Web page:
Karachi high-rise fire kills 10, injures 22
KARACHI, Pakistan -- A fire tore through a shopping mall in the southwestern Pakistani city of Karachi, killing at least 10 people and injuring 22 others, police and local officials said Saturday.
The multi-story RJ Mall is in a commercial high-rise that also houses call centers and software firms.
The fire department dispatched eight firetrucks to the scene after being alerted at 6:30 a.m, local time. Chief fire officer, Ishtiaq Ahmed Khan, said the fourth floor of the building was the most affected.
Karachi Mayor Murtaza Wahab Siddiqui said on X, formerly known as Twitter, that the fire had been extinguished and a cooling process was underway.
He said that five of the 22 injured were in critical condition. "We are trying our best to do whatever it takes to save their lives and to provide them with whatever treatment that is required for saving their lives," Siddiqui, who was at the scene, told reporters.
The cause of the fire was not immediately clear.
Karachi is the capital of southern Sindh province, where such incidents are common. In April, a fire tore through a garment factory killing four firefighters. The flames ripped through the building, eventually causing it to collapse.
Late last week , city planners and engineers said they were sure that most structures in Karachi -- residential, commercial and industrial -- did not have fire prevention and firefighting systems, Pakistan's largest English-speaking paper Dawn reported.
"They agreed that it was 'criminal negligence' on the part of regulatory bodies like the Sindh Building Control Authority that put the lives of millions of people in the metropolis at risk," the report claimed.
Five climbers die in Iranian avalanche
TEHRAN, Iran -- An avalanche killed five mountain climbers and injured four others from an all-Iranian climbing team in west Iran, state media reported on Saturday.
A report by the state-owned IRNA news agency said rescue teams recovered the bodies of five climbers from San Boran peak, about 186 miles southwest of the capital Tehran. The other four injured were taken to hospital.
The report said the 9-member team of climbers began their journey on Thursday despite a warning by local authorities about possible risk. The peak, the highest of the Oshtrankooh mountain range at about 13,600 feet, witnessed heavy rain and snow in recent weeks.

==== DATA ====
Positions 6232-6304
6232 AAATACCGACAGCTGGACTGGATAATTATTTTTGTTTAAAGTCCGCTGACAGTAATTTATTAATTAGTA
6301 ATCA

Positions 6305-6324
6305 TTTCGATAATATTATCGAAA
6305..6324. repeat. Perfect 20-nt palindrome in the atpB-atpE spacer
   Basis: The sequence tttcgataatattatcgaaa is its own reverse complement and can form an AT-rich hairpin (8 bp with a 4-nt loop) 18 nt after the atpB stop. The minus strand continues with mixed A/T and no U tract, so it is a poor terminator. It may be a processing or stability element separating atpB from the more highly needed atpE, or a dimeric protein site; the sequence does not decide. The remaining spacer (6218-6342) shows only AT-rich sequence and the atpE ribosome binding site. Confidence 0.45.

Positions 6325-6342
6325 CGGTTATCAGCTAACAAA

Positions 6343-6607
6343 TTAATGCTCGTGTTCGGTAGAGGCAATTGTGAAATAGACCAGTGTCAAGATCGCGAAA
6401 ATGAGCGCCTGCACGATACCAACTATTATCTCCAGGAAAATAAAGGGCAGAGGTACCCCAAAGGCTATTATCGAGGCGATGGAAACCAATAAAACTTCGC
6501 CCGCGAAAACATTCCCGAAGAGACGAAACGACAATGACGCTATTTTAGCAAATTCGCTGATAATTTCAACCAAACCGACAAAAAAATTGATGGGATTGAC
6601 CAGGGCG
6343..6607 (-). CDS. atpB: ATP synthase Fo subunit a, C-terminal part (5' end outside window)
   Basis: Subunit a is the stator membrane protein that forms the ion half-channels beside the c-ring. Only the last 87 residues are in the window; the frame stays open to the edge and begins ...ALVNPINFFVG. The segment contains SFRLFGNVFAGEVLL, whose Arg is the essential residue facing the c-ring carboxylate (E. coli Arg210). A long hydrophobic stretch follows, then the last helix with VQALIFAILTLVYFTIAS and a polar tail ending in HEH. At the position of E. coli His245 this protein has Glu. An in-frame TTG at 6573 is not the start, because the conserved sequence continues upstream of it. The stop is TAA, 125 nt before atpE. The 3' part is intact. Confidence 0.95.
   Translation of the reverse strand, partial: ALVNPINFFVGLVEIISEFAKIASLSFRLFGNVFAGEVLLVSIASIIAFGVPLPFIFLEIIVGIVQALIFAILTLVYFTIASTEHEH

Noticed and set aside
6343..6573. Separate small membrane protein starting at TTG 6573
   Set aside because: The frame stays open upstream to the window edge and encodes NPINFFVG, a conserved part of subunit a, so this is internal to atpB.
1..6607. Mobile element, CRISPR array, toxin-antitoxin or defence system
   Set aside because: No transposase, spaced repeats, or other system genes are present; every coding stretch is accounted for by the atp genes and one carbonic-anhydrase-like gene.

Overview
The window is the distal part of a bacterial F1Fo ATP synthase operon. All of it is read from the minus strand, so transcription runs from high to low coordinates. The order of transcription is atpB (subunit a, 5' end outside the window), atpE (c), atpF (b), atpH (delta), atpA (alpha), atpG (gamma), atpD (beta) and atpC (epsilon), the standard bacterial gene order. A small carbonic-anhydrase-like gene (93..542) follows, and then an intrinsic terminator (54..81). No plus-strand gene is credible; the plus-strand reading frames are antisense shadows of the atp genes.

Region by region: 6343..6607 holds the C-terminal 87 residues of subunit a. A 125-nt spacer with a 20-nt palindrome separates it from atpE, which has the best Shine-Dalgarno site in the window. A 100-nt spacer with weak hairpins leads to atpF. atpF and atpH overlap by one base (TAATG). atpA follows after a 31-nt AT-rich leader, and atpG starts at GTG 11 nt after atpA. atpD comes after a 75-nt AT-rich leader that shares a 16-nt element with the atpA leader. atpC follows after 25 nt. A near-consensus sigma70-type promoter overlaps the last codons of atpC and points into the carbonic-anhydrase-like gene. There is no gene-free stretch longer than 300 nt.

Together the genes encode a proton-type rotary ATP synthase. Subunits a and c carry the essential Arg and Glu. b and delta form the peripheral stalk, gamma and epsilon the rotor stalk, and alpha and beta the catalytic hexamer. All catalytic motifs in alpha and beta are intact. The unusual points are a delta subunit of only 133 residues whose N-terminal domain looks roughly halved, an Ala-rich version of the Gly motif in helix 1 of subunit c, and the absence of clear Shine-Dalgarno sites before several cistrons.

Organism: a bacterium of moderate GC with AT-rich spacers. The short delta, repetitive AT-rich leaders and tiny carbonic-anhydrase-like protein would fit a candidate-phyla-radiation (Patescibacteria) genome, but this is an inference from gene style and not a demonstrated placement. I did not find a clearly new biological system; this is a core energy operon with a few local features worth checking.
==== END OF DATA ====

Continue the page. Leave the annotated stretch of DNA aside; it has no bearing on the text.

Iran has occasionally seen deadly avalanches. In 2020, a series of avalanches killed 12 people in a mountainous area north of Tehran.
Shelling of Syrian village takes 9 lives
BEIRUT -- Syrian government forces' shelling of a northwestern village Saturday killed at least nine people, including six children, as they picked olives, opposition activists said.
The shelling of the village of Qawqafeen, in Idlib province, is the latest violation of a truce reached in March 2020 between Russia and Turkey, who back rival sides in Syria's 12-year conflict that has killed half a million people.
Hundreds of people have been killed or wounded over the past years in violations of the truce that ended a monthslong Russian-backed government offensive on the northwestern Idlib province, the last major rebel stronghold in Syria.
The shelling of the farm was reported by the Britain-based opposition war monitor Syrian Observatory for Human Rights and the opposition's Syrian Civil Defense, also known as White Helmets.
The White Helmets said it treated one woman who was wounded and handed over the bodies of the dead to their families.
Idlib is home to more than 4 million people, many of them internally displaced by Syria's conflict that broke out in March 2011. The war displaced half the country's prewar population of 23 million and left large parts of Syria destroyed.
Immense Antarctic iceberg breaks free
LONDON -- One of the world's largest icebergs is drifting beyond Antarctic waters, after being grounded for more than three decades, according to the British Antarctic Survey.
The iceberg, known as A23a, split from the Antarctic's Filchner Ice Shelf in 1986. But it became stuck to the ocean floor and had remained for many years in the Weddell Sea.
The iceberg is about three times the size of New York City and more than twice the size of Greater London, measuring about 1,500 square miles.
Andrew Fleming, a remote-sensing expert from the British Antarctic Survey, told the BBC on Friday that the iceberg has been drifting for the past year and now appears to be picking up speed and moving past the northern tip of the Antarctic Peninsula, helped by wind and ocean currents.
"I asked a couple of colleagues about this, wondering if there was any possible change in shelf water temperatures that might have provoked it, but the consensus is the time had just come," Fleming told the BBC.
Fleming said he first spotted movement from the iceberg in 2020. The British Antarctic Survey said it has now ungrounded and is moving along ocean currents to sub-Antarctic South Georgia.